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Thread: Light Meters

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    Member reflect's Avatar
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    Light Meters

    Help - can all of you smart photographers out there in AP land put a bumbling newby straight. Im trying to work out whether or not to buy a light meter now or wait for more equipment. I have 3 yongnou460s flashes with ebay triggers, can I get a light meter that will trigger these to help determine settings? Sorry if this is dumb, but I am really enjoy studio style (sort of) shooting...thanks for your help. Feel free to treat me harshly lol

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    Moderately Underexposed I @ M's Avatar
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    Quote Originally Posted by reflect View Post
    can I get a light meter that will trigger these to help determine settings?
    The basics behind a light meter are that you trigger your lights with ebay trigger and hold your meter at the subject point to determine exposure ( no camera involved ) and proceed from there.
    If you want to get into studio work heavily I would recommend a light meter to get your initial exposure "in the ball park" and then fine tune it from the camera histogram. After a bit of practice you will start to know your lighting and be able to operate without a meter for a lot of "basic" shots but for more detailed work they still come in handy.

    Check out secondhand good quality units, they don't seem to "wear out" much and can be bought for reasonable amounts on the net and through magazines.

    In the meantime, spend plentiful hours reading through posts on here and head over to http://strobist.blogspot.com/2006/03/lighting-101.html and start an addictive learning curve.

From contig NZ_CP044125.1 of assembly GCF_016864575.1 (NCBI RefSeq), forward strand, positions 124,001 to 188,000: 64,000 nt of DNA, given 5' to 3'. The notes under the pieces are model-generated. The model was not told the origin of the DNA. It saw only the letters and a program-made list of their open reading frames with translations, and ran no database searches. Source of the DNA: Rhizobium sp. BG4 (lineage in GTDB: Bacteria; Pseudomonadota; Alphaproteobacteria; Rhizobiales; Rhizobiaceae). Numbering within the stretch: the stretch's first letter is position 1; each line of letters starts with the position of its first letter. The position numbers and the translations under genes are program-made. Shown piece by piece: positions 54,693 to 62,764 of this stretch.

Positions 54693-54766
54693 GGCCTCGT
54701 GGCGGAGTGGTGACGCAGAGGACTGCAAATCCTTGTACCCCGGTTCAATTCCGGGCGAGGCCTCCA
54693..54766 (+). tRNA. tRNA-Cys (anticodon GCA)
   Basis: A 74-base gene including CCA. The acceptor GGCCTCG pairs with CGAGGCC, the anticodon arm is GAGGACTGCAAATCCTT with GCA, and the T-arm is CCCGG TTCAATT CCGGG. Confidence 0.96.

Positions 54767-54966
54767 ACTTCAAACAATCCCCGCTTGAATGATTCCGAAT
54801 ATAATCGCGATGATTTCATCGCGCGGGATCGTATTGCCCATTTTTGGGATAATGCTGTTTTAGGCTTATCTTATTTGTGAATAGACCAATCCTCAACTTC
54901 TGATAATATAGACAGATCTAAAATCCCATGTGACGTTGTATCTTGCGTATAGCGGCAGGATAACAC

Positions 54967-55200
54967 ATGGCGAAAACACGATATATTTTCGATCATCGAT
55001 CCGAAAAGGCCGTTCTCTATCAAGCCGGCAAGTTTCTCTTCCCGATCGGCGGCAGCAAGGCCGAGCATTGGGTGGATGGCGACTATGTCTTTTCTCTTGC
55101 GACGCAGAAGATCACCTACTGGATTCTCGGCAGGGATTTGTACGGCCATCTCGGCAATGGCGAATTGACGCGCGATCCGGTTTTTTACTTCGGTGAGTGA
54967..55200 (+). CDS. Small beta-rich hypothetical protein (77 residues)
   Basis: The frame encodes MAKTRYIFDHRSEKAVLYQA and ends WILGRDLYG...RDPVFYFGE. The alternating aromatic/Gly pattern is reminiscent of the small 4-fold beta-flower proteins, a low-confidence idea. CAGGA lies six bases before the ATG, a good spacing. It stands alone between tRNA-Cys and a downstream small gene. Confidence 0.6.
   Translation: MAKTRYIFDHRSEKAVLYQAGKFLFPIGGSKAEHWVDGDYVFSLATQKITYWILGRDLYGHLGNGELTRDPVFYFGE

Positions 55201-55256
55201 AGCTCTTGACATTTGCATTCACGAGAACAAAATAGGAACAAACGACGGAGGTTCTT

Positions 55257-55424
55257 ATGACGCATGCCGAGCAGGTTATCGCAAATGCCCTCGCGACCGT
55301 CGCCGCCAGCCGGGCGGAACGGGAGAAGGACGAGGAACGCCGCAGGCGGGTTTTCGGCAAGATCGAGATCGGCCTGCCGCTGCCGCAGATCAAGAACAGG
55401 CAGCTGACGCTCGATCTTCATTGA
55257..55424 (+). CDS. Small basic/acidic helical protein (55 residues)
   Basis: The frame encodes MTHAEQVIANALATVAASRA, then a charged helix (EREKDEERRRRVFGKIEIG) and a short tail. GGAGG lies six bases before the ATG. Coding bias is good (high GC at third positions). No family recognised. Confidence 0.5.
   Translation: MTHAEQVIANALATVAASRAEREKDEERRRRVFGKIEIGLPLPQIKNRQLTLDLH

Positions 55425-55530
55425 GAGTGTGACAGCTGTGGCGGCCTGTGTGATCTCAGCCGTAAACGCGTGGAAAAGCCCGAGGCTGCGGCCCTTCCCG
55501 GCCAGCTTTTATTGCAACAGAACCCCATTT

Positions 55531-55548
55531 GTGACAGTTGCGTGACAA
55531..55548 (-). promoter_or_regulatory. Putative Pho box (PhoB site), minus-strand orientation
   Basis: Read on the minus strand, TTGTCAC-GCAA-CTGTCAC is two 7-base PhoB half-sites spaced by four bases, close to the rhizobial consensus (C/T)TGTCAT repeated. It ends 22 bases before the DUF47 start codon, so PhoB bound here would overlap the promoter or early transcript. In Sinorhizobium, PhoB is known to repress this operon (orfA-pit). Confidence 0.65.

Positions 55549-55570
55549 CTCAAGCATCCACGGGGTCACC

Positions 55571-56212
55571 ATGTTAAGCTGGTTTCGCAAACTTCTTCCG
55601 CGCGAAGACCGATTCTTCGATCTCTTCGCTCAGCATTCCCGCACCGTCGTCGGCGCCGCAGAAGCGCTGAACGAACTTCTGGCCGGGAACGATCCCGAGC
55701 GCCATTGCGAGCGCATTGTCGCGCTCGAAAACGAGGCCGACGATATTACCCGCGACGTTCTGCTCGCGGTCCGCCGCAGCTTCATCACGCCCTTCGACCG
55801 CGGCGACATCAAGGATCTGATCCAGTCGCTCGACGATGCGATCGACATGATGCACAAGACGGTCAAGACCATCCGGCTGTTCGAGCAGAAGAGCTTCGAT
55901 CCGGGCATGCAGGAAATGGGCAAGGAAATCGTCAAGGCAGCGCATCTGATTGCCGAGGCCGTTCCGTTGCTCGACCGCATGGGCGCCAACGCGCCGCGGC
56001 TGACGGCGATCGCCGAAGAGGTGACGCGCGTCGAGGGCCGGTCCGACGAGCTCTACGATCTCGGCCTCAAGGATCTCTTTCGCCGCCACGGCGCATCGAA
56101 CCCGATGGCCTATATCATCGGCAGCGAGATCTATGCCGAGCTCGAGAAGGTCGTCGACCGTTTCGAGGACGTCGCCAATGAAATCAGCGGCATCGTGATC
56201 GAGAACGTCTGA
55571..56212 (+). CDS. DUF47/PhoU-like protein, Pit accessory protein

Andrew
    Nikon, Fuji, Nikkor, Sigma, Tamron, Tokina and too many other bits and pieces to list.



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    If you have the budget to buy one, buy one. If you dont, you can certainly create well exposed images in the digital age without one. They are not a necessity by any means.

    However, they do come in very handy when using multiple lights, and different lighting ratios. ie. different power output from different lights.

    Its probably more important at this stage to learn how to read your histogram, and learn how to chimp your aperture, shutter speed to control exposure. Only after youve got a handle on exactly whats happening, and how your exposure is being created (ie. shutter speed/ambient light , aperture/flashlight etc ... ) will a handheld incidental meter be of real value to you.

    As Andrew said above, head on over to strobist.com and start with lighting 101 .. hours of fun stuff to read about and get you on your way with flash photography
    Hi Im Darren

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    thanks for the good advice.....disappearing from life for while to immerse myself in lighting tutorials....

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